from the mid-1980s in which two contestants competed to solve animated picture puzzles drawn by a computer. Some of the puzzles featured a yellow robot, named Herbie in America and Mr. Chips in the United Kingdom.
Art James was the host of the syndicated American show in 1985/86, and the much more successful British version on ITV
had three hosts — Roy Walker (1986–99), Nick Weir (2000/01), and Mark Curry (2002). At its prime, the ITV version was one of the most popular games on British television and one of the cornerstones of Saturday night television. Part of this popularity was the presence of Roy Walker as host, so much so that when he left, the show quickly went downhill and was axed a few years after. A revival
of the British version started in 2013 with Stephen Mulhern hosting. The format has also been exported to Australia, Greece, Indonesia and Poland. The Greek and Polish versions had female hosts in 2000: Joyce Evidi and Agenieszka Wróblewska, respectively.
The appeal can be broken down into two parts:
- The nature of the game allowed people watching to take part by trying to solve the catchphrases, which were usually rather witty or clever.
- Roy Walker, with his friendly personality and having many memorable catch phrases himself.
- Bonus Round: Here's a 5×5 board filled with catch phrases. Make a line horizontally, vertically or diagonally and win a prize package; make a line that includes the center box (containing what we think is the most difficult puzzle of the group), win the prize package and a great bonus.
- The 2013 revival changes it to a 15-space pyramid (15 at the top). Solve one catch phrase per level, win from £2,500 to £50,000. Solve #11, win a bonus prize.
- Game Show Winnings Cap: On the American version, a champ retired after winning five games. The champion was also given an additional prize (first a car, then later $10,000 in cash, then still later a speedboat).
- Home Game
- The Announcer: John Harlan. The British version went through seven different announcers.
- Game Show Host: Basketball star Rick Barry hosted the American pilot (page 120), but Art James helmed the series. Roy Walker, Nick Weir, Mark Curry, Stephen Mulhern and Andrew O'Connor hosted in the United Kingdom. John Burgess was the Australian host; his version was titled Burgo's Catch Phrase. David Chalik was the host of Indonesia's version, Tebak Gambar, from 2001 to 2003. Agenieszka Wróblewska was the host of the Polish version, O co chodzi?, in 2000. The Greek version, Vres ti Frasi (Find the Words), had two hosts: Miltos Makridis from 1998 to 2000, succeeded by Joyce Evidi.
- Studio Audience
- Sudden Death: If the players failed to answer the Bonus Catchphrase when it was fully visible, they were shown one more and whoever got it won the round. If they didn't get that either, they continued playing sudden death until someone got one.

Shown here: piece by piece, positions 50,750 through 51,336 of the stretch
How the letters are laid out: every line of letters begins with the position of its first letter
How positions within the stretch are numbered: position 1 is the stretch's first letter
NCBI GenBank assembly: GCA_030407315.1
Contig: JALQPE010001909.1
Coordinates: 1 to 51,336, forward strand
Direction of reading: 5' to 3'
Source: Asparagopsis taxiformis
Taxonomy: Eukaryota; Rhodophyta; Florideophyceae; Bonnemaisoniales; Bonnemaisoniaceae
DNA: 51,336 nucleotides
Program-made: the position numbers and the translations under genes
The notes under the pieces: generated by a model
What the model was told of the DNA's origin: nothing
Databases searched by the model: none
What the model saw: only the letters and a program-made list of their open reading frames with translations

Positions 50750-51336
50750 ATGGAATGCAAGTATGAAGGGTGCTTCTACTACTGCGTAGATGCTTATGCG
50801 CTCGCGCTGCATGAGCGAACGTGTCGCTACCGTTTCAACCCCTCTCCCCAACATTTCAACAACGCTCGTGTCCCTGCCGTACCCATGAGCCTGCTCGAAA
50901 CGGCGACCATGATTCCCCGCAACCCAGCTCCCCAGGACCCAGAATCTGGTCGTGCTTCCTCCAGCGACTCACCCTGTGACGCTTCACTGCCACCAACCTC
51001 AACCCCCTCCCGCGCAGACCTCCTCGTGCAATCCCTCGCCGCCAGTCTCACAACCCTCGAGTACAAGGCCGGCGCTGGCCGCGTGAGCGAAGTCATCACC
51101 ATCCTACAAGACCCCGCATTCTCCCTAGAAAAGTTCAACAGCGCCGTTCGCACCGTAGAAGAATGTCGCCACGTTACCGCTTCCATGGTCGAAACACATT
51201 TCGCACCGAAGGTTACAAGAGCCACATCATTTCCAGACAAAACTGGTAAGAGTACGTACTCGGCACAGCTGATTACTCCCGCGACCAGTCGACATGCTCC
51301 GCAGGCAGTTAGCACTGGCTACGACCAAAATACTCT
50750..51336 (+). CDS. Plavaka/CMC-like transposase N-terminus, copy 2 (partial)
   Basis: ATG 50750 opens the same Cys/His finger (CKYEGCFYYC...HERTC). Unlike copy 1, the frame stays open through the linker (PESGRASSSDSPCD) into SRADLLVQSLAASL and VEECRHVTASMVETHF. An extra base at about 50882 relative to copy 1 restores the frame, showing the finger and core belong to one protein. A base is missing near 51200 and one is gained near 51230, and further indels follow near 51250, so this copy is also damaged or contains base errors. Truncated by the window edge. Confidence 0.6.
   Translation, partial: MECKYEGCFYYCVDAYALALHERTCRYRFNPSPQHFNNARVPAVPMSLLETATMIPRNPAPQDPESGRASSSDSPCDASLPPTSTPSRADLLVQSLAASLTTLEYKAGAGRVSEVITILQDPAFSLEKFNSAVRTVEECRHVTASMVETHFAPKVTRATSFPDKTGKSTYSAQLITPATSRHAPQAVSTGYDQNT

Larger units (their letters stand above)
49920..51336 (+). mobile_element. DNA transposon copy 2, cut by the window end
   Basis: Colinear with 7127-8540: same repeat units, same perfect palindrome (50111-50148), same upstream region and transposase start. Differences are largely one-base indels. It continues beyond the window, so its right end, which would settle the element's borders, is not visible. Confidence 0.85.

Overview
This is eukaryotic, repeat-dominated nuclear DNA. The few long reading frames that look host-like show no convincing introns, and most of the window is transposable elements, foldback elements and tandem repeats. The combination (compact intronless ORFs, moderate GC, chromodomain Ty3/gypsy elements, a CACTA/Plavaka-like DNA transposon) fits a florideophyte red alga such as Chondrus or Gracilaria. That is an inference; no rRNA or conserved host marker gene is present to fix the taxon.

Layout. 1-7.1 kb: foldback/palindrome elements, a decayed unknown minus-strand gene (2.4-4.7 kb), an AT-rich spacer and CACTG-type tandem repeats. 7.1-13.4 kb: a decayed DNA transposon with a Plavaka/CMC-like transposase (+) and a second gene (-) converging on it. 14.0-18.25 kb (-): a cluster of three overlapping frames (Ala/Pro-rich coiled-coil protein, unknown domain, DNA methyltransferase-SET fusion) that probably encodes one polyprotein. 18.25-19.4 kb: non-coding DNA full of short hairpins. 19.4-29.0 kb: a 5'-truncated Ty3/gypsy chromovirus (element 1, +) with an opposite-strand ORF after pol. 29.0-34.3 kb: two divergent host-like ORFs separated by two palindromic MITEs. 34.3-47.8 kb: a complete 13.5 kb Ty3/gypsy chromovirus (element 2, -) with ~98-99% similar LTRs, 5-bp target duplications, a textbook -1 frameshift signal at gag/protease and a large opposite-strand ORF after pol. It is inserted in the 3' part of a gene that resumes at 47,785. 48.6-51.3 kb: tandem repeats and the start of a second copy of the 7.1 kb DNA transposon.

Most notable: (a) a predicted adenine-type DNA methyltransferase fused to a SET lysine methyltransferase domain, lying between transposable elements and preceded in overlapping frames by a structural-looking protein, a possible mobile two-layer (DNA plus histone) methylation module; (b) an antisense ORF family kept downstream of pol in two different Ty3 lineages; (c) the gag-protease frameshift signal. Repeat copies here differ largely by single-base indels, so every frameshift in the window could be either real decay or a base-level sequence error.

This show provides examples of:
- Art Evolution: The catchphrase graphics of the first few ITV series looked like contemporary micro games, using many of the graphical techniques used then to draw the catchphrases. The last few series had graphics rivalling cartoons.
- The 2013 British revival shifted to 3D graphics.
- Carried by the Host: Roy Walker. When he was axed, the show's popularity went with him, eventually getting axed itself. Even though it managed to last three more years, karma neatly bit the new guy on the arse very quickly.
- Catch Phrase: "Say what you see" (popular enough by the late '90s to be used as a catchphrase on the programme), "It's good but it's not quite right", and "Keep pressing, keep guessing." The most iconic one, of course, is "Riiiiiiiiiiiight!".
- They're so popular that Stephen Mulhern is refusing to use them in the 2013 revival as they're too associated with Roy Walker's tenure. Instead, Mulhern came up with "The clue's on the screen but what does it mean?"
- Early-Installment Weirdness: The first series of the British version never featured the Ready Money Round. All series between 1987 and 1993 featured it, but it was only played once after the commercial break, after which if there was still time to play, it'd go back to the normal format.
- Laser-Guided Karma: Probably the best example in the medium — trying to replace a legend got Nick Weir a broken leg five seconds into his tenure.
- Obvious Rule Patch: The British version changed the rules involving cash awards from each toss-up adding money to a pot for the "Super Catchphrase" in the original US version to each toss-up directly awarding the cash and a separate pot for the "Bonus Catchphrase".
- Spin-Off: The show currently survives as a phone-in game on BBC Radio 1's The Chris Moyles Show and is known as Car Park Catchphrase. It requires contestants to phone in and buzz for answers using their car horns. Roy Walker is involved by use of several recorded soundclips. It's a case of Actually Pretty Funny for the way the presenters try to hold conversations with the sound clips; because of this, Hilarity Ensues rather quickly.
- Title Drop: "Catchphrase" was once used as a catchphrase. The animation for that particular puzzle was almost a literal title drop.
- Visual Pun: The show practically ran on them, particularly when the graphics improved enough to draw things as opposed to words.